In their final words at the end of a bruising retrial, federal prosecutors and an attorney for former Los Angeles County Sheriff Lee Baca painted contrasting portraits of the man — as a selfish coward who used subordinates to carry out a plan to obstruct an FBI investigation and a transparent leader who acted reasonably and decisively to protect others.
“A king,” Asst. U.S. Atty. Brandon Fox called Baca — one of several times he returned to a chess analogy to describe Baca and his actions. “A king who is now trying to disown everything that happened. ‘Don’t blame me, blame them.’ That’s not how a leader acts. That’s how a criminal acts.”
In closing arguments Monday morning, Fox and fellow prosecutor Lizabeth Rhodes gave jurors a lengthy review of the case the government presented during the two-week trial. The evidence, they argued, left it clear Baca schemed with other sheriff’s officials in 2011 to interfere with the FBI investigation into inmate beatings by deputies in county jails and then lied about his role in an interview with federal officials a few years later.
Testimony by several former sheriff’s officials, phone records and other evidence, they said, showed Baca was aware of and helped direct the effort to obstruct federal agents, which included hiding an inmate who was working as an informant from his FBI handlers and trying to intimidate the lead agent in the case by threatening her with arrest.
Fox, for example, took the chess reference from the testimony of former Lt. Greg Thompson, who told jurors about an exchange in which he apologized to Baca after FBI agents were allowed into the jail to interview the informant. Thompson said Baca responded coolly that the mistake was just one part of a larger “chess match” the department was locked in with federal officials.
The trial comes after Baca, who resigned in 2014 as the jail crisis enveloped the department, nearly won an acquittal in his first trial in December. That proceeding ended in a mistrial when all but one of the 12 jurors voted to acquit Baca.
By pursuing Baca a second time, the government is trying to cap a five-year legal battle over the FBI jail investigation with a clear showing that corruption in the Sheriff’s Department reached the top. Already, nine rank-and-file deputies and command-level staff, including former Undersheriff Paul Tanaka, have been found guilty of playing roles in the obstruction plan or lying to cover it up.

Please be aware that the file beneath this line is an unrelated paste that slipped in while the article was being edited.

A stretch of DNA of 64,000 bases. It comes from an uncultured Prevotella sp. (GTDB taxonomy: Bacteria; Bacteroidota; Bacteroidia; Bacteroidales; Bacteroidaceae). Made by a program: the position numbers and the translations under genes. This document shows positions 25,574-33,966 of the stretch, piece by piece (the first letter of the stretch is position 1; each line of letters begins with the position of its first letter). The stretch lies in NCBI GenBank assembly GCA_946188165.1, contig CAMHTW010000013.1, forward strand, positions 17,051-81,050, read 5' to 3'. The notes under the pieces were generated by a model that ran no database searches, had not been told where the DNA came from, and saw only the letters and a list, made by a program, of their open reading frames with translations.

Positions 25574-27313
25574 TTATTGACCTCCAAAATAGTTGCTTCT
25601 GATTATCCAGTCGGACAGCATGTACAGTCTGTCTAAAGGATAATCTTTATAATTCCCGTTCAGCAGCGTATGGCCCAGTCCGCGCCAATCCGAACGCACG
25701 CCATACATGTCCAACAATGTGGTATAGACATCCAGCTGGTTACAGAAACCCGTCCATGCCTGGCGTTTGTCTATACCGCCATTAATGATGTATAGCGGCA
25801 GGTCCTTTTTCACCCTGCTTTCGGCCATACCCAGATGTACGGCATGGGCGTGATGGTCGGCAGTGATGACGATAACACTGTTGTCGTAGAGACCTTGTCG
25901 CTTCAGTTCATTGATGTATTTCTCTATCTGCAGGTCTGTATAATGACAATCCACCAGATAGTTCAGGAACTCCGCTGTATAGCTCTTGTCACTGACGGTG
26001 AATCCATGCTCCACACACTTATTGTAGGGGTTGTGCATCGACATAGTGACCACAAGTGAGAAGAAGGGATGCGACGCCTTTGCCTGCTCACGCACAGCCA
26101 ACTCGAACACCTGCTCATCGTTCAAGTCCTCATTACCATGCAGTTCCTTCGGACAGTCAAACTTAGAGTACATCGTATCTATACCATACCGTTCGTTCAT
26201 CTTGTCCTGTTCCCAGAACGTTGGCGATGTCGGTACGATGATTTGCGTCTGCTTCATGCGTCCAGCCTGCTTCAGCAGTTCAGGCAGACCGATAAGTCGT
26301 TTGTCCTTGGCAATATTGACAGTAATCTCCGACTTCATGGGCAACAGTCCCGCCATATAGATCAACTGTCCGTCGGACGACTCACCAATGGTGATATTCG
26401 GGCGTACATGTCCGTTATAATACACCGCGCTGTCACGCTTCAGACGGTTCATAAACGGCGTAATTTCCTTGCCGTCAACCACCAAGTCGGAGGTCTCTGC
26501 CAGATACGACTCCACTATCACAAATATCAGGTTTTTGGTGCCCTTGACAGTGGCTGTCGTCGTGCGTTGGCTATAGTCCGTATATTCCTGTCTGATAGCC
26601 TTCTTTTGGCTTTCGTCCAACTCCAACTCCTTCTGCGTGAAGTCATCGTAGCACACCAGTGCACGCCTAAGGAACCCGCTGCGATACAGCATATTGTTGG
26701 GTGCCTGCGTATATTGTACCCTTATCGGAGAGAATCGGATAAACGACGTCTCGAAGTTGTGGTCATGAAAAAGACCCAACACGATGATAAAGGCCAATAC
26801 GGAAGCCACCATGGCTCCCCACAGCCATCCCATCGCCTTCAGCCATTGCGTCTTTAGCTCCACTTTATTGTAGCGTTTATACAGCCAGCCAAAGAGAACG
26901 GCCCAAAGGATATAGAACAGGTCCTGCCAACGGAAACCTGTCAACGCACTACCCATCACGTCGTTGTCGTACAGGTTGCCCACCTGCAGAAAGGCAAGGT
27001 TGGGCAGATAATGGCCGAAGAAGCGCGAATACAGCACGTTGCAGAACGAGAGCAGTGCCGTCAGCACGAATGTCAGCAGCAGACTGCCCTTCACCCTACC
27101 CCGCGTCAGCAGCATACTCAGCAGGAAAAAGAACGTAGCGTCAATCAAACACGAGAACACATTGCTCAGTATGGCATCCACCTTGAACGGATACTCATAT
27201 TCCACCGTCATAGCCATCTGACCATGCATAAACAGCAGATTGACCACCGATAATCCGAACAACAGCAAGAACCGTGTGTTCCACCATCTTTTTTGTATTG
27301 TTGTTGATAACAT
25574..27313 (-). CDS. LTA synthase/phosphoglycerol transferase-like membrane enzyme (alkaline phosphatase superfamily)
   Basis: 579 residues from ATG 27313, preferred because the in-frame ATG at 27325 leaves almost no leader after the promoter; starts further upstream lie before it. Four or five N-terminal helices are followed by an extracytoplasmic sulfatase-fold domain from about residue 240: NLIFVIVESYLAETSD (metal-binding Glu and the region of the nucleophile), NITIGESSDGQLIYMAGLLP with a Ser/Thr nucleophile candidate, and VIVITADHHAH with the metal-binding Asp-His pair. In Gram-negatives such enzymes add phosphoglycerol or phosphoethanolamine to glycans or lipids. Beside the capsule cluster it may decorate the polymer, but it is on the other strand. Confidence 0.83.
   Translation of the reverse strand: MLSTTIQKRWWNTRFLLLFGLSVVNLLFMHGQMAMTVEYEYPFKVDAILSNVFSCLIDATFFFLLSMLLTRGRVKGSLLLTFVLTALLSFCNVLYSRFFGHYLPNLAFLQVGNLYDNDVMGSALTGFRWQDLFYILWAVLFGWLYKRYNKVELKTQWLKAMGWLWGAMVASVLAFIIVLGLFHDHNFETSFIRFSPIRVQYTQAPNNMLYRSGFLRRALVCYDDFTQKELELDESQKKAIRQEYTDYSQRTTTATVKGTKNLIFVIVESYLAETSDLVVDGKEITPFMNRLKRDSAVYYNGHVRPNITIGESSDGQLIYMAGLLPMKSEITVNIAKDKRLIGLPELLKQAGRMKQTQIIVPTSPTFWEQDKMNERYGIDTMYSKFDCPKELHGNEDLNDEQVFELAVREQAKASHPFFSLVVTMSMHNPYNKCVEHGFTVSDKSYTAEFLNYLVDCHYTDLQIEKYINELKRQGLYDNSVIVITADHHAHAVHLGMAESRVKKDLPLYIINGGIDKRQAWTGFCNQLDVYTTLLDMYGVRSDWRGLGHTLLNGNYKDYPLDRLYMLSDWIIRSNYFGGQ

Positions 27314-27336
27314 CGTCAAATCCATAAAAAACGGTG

In his closing argument, Baca’s attorney Nathan Hochman urged jurors to view the case “through the eyes of Sheriff Baca.”
From that perspective, Hochman said, Baca’s decisions and words were not criminal but reasonable actions to maintain control of his jails when he discovered the FBI had been secretly looking into the allegations of abuse and corruption among deputies.
Hochman summarized for jurors the main arguments he raised at trial: Far from trying to thwart the federal investigation, Baca ordered only that the informant be kept safe and that his department investigate how FBI agents managed to smuggle a cellphone to the inmate.
It was Tanaka, Hochman said, who had wanted to derail the federal inquiry. Baca’s second in command took advantage of the trust the sheriff placed in him and directed the others in the group while keeping Baca in the dark.
“Sheriff Baca could not have been more open, more direct, more transparent” with federal officials, Hochman told jurors.
Jurors began deliberations following closing arguments but soon broke for the day. They will continue deliberating Tuesday morning.
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